Night swimming is not recommended because it will be harder to see what is going on around you in the ocean.

Also, sharks have excellent eyesight and will see you clearly in the sea even if you cannot see them.

Barracudas are large fish found in the waters of the Bahamas.

You can also find stingrays in these waters.

Generally, sea life will not bother you as you swim.

Fresh blood is attractive to sharks, so avoid swimming if you have open wounds.

Interesting Shark Facts in The Bahamas

Sharks are a prevalent animal to study.

Not only are they stunning to look at, but they are also fascinating to learn about.

These apex predators are engrossed in people.

Here are some intriguing, fun facts concerning sharks in the Bahamas:

  • During the daylight hours, dozens of Nurse Sharks pile on top of one another on the ocean floor.
  • Sharks do not have any bones. They are still able to fossilize, though, due to calcium deposits.
  • Most sharks have excellent eyesight. They will be able to see well, even in the darkest depths of the ocean. That is why night swimming is not recommended in the Bahamas. Sharks can see exceptionally well at night.
  • Besides the Silky Shark, most of the sharks in the Bahama’s skin feel like sandpaper. Tiny tooth-like structures make up their skin. They are there to reduce friction from water as the shark swims.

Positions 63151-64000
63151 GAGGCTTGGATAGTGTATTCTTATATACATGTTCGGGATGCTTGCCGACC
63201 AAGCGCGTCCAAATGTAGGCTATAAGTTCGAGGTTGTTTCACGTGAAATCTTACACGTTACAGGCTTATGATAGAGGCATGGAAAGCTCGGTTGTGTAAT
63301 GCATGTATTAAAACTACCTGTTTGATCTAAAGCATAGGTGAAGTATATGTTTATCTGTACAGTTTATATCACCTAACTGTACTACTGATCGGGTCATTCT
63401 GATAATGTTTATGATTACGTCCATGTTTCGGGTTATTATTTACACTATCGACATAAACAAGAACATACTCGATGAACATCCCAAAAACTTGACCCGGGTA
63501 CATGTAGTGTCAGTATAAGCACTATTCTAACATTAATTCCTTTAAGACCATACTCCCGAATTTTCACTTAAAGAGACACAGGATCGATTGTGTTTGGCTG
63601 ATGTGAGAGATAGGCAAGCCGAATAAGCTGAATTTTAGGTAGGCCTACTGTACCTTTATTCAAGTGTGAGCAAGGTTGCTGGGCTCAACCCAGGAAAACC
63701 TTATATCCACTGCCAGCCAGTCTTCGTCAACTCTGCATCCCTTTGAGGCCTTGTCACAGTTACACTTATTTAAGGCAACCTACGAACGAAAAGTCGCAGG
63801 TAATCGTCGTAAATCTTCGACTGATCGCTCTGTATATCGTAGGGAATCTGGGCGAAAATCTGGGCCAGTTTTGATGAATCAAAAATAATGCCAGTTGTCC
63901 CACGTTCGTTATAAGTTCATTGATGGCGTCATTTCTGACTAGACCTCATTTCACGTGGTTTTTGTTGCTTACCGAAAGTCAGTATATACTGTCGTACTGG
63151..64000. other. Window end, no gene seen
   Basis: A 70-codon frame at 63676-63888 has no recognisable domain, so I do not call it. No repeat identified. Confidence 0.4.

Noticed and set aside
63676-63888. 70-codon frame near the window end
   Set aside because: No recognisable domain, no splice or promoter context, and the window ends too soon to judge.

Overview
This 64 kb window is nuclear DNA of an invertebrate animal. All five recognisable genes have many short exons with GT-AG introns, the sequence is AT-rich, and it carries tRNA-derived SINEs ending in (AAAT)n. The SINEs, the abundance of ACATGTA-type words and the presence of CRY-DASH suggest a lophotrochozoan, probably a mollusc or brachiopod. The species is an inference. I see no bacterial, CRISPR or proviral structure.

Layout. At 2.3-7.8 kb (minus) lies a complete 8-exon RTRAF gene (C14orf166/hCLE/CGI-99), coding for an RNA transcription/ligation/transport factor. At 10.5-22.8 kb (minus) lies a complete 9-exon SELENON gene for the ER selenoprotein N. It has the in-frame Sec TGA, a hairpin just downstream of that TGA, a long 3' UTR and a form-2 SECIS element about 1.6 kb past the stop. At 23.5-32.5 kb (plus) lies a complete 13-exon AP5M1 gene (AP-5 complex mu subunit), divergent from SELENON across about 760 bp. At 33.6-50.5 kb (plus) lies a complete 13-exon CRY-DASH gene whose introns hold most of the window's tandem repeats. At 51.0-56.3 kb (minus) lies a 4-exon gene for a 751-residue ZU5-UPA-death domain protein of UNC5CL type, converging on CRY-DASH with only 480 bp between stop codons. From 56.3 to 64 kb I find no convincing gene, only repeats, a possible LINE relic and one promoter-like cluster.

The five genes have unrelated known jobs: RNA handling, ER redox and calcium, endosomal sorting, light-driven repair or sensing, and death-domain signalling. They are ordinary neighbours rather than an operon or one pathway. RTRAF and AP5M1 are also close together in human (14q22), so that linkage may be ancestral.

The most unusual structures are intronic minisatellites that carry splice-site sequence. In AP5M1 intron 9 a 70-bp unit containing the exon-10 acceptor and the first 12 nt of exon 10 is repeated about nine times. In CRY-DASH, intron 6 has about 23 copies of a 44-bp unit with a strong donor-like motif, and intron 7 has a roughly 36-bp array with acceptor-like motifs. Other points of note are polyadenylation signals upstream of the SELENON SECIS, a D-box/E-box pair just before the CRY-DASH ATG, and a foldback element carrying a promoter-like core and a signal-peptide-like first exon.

• Sharks have been around for a very long time. They date back to at least 455 million years ago.
  • Hammerhead sharks have 360-degree vision. Due to the location of their eyes, these unique sharks can see all around the ocean floor.
  • Pregnancies last for about two years in female sharks.
  • The Megalodon was the largest shark ever to live. They also survived four out of five mass extinctions.
  • A shark will lose 35,000 teeth in its lifetime.
  • Sharks are vital to reef conservation. Reefs seem to be healthier in areas with a high shark population.
  • Not all sharks sleep. Some shark species need to swim continuously, but that is not true for all sharks.
  • The largest shark and the largest fish in the ocean is the Whale shark. Whale Sharks can reach up to sixty feet.
  • The Dwarf Lanternshark can be found in the Caribbean Sea. They are the smallest shark and reach maturity at eight inches.
  • Sharks are opportunistic feeders but primarily feed on invertebrates and smaller fish. A shark will eat plankton, squid, and octopus.
  • Sharks go to the bathroom as every other animal does. Researchers actually love to examine the shark’s poop because it gives you insight into what a shark has eaten.
  • There are over five hundred types of sharks globally.
  • The shark awareness day is July 14.
  • Baby sharks swim away from their mother once they are born to avoid being eaten by their mom.
  • Millions of sharks are killed by humans each year.
  • At least one species of shark is found in every ocean. Even the Arctic Ocean has sharks.

Sharks in Freshwater vs. Sharks in Saltwater

Sharks can only handle saltwater, not freshwater.

You will not find a shark in a freshwater lake or river.

Even though they are cold-blooded, they do not just seek out cold water.

Many sharks live in the tropics and warm water.

These predators want to be well hidden from their prey, so they live in deep ocean areas.

Even though they prefer deeper waters, numerous sharks will swim closer to the surface to find food sources.

Sharks prefer temperatures between fifty-nine degrees Fahrenheit and eighty degrees Fahrenheit.

However, there are sharks who live in the Arctic and swim in subzero-temperature water.